Middle School

Middle School at The Jefferson School

Developmentally, the middle school years are one of the most exhilarating and challenging periods of growth in a child's life. It’s a time when children explore new things, new friendships and discover the seeds of lifelong passions. But with the unpredictability of hormonal development, emerging self- consciousness and peer pressure, the middle school years can also be marked by bullying, exclusion and isolation.

At The Jefferson School, we are experts at helping students navigate their way through this bridge between childhood and independence with self-confidence. Middle School students are full of energy, eager to learn and test boundaries. And we love giving them a safe place to try new things, fall down and get up again. Because classes are small, with teacher:student ratios of approximately 1:10, we have the opportunity to really get to know our students and find creative ways to harness their energy and wonder. We give them opportunities for leadership and independence, and it is exciting to see how they respond.

The middle school program for fifth through eighth grade builds on the curriculum used in the lower school classes. Older students spend their days learning life skills as well as academic subjects. Our student population is very diverse and learning about the various cultures of their classmates plays an important part in their education. In addition, they begin developing a value system that will help them live ethical, responsible lives in their communities and in the world at large.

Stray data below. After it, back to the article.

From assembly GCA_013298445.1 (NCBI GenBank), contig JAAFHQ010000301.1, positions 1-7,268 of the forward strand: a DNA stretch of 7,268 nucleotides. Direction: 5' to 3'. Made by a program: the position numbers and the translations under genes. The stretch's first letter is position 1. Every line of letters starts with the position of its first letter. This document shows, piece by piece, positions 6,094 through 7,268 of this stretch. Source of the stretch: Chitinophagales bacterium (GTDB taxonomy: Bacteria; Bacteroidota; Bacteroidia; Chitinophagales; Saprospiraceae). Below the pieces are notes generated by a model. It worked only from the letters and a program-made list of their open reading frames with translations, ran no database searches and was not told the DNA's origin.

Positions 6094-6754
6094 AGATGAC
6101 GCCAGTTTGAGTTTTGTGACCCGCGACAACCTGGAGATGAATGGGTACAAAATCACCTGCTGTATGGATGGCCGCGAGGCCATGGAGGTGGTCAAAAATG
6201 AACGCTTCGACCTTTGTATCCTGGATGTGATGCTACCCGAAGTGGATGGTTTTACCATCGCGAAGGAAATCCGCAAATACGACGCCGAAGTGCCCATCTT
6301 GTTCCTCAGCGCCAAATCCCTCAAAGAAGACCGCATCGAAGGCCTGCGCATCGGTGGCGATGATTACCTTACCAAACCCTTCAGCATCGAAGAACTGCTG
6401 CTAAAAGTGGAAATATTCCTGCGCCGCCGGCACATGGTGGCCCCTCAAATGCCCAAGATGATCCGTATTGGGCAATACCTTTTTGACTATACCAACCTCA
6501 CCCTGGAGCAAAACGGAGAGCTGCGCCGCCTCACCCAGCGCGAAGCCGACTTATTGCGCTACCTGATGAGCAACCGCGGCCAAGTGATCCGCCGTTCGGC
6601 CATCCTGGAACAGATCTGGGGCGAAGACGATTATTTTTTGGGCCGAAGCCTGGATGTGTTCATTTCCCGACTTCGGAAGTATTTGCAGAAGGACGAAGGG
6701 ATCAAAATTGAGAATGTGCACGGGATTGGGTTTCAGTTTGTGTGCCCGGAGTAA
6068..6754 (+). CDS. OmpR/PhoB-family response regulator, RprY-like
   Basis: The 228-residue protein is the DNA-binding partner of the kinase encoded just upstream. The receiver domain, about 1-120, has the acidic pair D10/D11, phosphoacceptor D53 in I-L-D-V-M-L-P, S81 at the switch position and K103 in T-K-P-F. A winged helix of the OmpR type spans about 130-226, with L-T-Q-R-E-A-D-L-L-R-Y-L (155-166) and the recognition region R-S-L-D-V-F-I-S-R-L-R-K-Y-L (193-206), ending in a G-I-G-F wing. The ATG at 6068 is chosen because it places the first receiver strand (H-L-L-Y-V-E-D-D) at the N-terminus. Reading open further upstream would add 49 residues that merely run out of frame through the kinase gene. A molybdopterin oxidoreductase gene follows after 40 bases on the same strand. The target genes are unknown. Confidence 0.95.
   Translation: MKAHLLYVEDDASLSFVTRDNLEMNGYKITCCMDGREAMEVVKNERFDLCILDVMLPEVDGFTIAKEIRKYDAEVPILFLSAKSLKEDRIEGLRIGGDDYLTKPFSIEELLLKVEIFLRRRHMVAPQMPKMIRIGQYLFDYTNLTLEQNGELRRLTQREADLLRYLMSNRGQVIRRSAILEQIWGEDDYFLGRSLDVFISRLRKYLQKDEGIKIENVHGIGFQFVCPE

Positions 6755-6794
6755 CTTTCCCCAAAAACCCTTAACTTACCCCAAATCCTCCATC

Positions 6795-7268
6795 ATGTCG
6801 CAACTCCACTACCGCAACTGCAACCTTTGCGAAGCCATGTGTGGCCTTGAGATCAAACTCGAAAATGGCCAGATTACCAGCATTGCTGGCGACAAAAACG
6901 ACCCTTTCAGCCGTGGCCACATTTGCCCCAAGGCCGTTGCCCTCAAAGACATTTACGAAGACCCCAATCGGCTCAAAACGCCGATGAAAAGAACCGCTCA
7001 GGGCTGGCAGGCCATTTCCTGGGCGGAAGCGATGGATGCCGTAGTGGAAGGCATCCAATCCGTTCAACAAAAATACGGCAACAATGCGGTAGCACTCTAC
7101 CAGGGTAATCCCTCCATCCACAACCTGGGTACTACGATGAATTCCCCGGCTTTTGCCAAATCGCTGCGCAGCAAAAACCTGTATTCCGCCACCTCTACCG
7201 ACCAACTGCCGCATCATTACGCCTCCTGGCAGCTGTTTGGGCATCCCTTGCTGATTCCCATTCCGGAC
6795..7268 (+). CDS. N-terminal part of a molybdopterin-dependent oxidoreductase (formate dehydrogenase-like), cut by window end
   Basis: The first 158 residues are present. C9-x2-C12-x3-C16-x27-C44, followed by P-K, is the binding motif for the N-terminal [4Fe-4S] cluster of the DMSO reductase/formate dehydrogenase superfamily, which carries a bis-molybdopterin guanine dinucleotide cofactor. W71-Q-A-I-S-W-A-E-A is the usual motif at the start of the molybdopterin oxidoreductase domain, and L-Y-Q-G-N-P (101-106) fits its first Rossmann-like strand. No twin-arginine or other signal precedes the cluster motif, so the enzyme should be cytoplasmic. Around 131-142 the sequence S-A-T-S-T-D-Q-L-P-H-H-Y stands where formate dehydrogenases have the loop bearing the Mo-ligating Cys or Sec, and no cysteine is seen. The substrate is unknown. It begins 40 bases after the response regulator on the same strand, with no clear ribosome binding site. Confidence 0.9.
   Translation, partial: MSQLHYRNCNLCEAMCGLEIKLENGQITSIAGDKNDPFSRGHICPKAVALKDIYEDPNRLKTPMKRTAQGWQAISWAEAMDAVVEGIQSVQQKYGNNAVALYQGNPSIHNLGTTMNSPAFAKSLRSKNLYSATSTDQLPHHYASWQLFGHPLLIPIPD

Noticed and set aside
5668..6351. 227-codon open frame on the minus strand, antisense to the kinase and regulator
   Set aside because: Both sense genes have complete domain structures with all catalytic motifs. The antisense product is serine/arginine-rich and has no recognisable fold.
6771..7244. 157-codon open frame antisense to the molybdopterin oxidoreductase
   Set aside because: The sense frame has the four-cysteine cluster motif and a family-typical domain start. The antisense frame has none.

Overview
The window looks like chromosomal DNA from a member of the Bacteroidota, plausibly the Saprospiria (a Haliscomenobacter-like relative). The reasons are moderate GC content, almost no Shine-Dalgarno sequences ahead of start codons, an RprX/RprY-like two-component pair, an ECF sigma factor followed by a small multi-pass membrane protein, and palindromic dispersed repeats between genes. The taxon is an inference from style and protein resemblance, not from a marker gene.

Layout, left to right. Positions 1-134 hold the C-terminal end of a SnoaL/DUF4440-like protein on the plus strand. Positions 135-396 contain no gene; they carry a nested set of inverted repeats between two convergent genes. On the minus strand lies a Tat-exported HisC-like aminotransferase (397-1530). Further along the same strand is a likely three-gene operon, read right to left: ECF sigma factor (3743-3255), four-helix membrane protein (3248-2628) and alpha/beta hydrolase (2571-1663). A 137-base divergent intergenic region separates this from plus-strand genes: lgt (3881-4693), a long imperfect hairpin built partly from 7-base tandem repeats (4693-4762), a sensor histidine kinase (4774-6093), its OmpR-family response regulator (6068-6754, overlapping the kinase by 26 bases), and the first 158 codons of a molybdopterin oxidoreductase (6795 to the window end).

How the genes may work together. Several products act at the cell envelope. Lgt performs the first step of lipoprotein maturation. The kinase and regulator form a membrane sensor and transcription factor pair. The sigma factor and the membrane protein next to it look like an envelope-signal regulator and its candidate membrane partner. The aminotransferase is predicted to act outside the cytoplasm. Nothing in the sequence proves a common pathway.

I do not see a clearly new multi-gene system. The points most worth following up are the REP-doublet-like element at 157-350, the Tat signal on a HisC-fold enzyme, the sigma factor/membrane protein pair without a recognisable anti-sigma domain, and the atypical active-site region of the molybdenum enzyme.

Our challenging curriculum is enhanced by the individual relationships that develop between children who have learned to work together in an encouraging, collaborative atmosphere. At the heart of our curriculum is “project-based learning,” a dynamic educational approach that allows students to explore real-world problems in small groups. This curriculum is filled with active and engaged learning that inspires students to obtain a deeper knowledge of the subjects they're studying while teaching them to work with others in ways that foster respect for each individual’s talents. Research indicates that students are more likely to retain the knowledge gained through this approach far more readily than through traditional textbook-centered learning. 



ADDITIONAL RESOURCES

  • A developmental snapshot of middle schoolers outlined in the following areas: Intellectual Development, Physical Development, Psychological Development, Social Development and Moral and Ethical Development published by the California Department of Education.

One of a series of videos on the middle school brain by Dr. Abigail Baird of Vassar College